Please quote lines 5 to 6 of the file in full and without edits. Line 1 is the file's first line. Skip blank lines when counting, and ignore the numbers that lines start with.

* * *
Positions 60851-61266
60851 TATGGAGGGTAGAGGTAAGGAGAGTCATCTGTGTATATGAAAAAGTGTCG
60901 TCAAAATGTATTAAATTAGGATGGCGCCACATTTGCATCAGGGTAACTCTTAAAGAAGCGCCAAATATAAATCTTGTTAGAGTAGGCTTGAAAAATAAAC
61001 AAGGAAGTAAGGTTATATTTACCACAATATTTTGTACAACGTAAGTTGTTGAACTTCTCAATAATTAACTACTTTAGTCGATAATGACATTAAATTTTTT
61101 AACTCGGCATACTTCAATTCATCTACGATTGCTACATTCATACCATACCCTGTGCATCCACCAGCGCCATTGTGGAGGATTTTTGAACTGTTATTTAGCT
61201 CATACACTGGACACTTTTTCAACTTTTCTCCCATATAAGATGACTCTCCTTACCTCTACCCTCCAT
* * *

61101 AACTCGGCATACTTCAATTCATCTACGATTGCTACATTCATACCATACCCTGTGCATCCACCAGCGCCATTGTGGAGGATTTTTGAACTGTTATTTAGCT
61201 CATACACTGGACACTTTTTCAACTTTTCTCCCATATAAGATGACTCTCCTTACCTCTACCCTCCAT